After a busy couple of months, two of our articles have found a home! They’re both available in open access, from Advances in Anthropology and PLOS ONE. Between the two of them, they represent quite a good sample of the variety of our current research interests. “The Steampunk Doctor” mostly focuses on literary works, and gives a comprehensive description of the figure of the medical doctor in steampunk works, insisting on how it might be tied to contemporary concerns about medical progress and bioethics. “Surviving at any cost“, on the other hand, focuses on the massively multiplayer online game DayZ, and investigates the reactions of players to situations they encountered while embodying their avatar in the game.
This may seem, at first glance, like a rather broad range of research interests. But contemporary literature and virtual spaces have more in common than it may seem. The keyword here is “community”. Indeed, steampunk is not solely a literary genre: there is an entire steampunk community, engaging in a variety of activities such as cosplaying, DIY, get-togethers, and yes, producing literature or other art forms. Communities of fans tend to use the Internet as a privileged way to not only make communication easier, but to conduct other types of activities, such as gaming, role-playing or fan fiction writing. Some artistic genre which are highly associated with a given community (such as steampunk, science fiction, or comic books) and the workings of an online community thus represent two facets of the same coin. Moreover, the same mechanisms tend to underlie the production and consumption of fiction and the constitution and enjoyment of an online community in a virtual world. Both require a degree of identification and immersion: identification with an avatar or a fictional character, and in many cases, identification with a community, which is achieved through the recognition of its specific common cultural baggage (tropes, for instance, or local knowledge); immersion in a fictional world, or in an even more marked way, through the embodiment of an avatar that will take an active part in the fictional action. There is also a degree of creativity involved, either through interactive agency in a game world, or through the many ways fans can recreate a fictional world: cosplaying, fan fiction, modding, etc. And let’s not forget the reliance on recognisable aesthetics, which make individual and collective identification easier.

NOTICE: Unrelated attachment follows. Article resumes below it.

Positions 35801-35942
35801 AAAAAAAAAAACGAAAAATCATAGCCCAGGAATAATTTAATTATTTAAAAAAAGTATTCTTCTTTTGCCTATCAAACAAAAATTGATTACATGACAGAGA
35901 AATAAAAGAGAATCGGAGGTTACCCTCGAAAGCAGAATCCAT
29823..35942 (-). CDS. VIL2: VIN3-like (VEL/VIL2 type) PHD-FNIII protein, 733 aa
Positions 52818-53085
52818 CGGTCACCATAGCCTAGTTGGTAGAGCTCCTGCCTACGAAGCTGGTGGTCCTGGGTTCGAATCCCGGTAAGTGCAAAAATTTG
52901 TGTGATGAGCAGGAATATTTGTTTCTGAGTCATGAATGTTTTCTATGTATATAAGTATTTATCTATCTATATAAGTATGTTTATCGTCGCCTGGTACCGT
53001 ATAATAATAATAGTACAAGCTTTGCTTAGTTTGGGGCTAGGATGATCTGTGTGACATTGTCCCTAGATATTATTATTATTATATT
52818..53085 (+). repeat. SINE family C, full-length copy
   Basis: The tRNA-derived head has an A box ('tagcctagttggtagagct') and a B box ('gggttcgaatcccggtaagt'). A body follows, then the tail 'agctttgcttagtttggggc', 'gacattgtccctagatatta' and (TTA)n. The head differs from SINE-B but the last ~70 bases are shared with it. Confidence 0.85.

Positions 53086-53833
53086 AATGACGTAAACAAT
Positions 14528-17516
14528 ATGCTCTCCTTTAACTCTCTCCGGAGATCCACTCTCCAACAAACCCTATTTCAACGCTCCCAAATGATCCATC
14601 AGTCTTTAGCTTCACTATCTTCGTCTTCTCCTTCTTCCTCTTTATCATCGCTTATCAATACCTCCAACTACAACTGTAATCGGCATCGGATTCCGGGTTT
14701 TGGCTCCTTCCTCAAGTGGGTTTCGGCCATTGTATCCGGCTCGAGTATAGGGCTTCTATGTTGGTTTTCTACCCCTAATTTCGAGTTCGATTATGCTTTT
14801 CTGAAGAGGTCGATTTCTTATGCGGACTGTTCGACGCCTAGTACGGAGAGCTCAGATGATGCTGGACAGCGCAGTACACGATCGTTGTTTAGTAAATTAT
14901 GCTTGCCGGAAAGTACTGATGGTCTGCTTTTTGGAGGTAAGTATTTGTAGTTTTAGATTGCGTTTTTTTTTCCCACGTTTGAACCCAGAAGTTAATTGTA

This is precisely why I am grateful for my literary background when studying virtual worlds. Interdisciplinary research may be challenging, but it holds promise for a variety of fields.